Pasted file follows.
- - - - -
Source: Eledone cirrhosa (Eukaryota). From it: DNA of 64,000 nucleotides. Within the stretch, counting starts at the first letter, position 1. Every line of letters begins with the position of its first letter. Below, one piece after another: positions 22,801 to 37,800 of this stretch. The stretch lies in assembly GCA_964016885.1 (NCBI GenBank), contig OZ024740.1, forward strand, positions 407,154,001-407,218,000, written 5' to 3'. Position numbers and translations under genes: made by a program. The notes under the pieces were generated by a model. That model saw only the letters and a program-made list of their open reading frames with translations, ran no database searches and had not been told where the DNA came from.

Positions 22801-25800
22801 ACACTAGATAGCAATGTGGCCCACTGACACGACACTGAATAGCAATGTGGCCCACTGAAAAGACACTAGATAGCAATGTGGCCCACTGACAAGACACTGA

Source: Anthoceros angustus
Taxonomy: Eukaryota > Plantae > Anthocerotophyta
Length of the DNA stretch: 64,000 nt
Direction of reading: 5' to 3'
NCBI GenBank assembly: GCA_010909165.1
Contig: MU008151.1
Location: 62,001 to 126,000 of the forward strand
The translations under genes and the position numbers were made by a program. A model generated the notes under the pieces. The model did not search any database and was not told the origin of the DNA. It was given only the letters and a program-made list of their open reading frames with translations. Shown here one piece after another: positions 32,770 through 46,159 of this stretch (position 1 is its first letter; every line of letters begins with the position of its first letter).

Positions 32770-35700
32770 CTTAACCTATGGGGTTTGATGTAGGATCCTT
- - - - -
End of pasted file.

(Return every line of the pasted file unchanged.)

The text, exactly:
Source: Eledone cirrhosa (Eukaryota). From it: DNA of 64,000 nucleotides. Within the stretch, counting starts at the first letter, position 1. Every line of letters begins with the position of its first letter. Below, one piece after another: positions 22,801 to 37,800 of this stretch. The stretch lies in assembly GCA_964016885.1 (NCBI GenBank), contig OZ024740.1, forward strand, positions 407,154,001-407,218,000, written 5' to 3'. Position numbers and translations under genes: made by a program. The notes under the pieces were generated by a model. That model saw only the letters and a program-made list of their open reading frames with translations, ran no database searches and had not been told where the DNA came from.

Positions 22801-25800
22801 ACACTAGATAGCAATGTGGCCCACTGACACGACACTGAATAGCAATGTGGCCCACTGAAAAGACACTAGATAGCAATGTGGCCCACTGACAAGACACTGA

Source: Anthoceros angustus
Taxonomy: Eukaryota > Plantae > Anthocerotophyta
Length of the DNA stretch: 64,000 nt
Direction of reading: 5' to 3'
NCBI GenBank assembly: GCA_010909165.1
Contig: MU008151.1
Location: 62,001 to 126,000 of the forward strand
The translations under genes and the position numbers were made by a program. A model generated the notes under the pieces. The model did not search any database and was not told the origin of the DNA. It was given only the letters and a program-made list of their open reading frames with translations. Shown here one piece after another: positions 32,770 through 46,159 of this stretch (position 1 is its first letter; every line of letters begins with the position of its first letter).

Positions 32770-35700
32770 CTTAACCTATGGGGTTTGATGTAGGATCCTT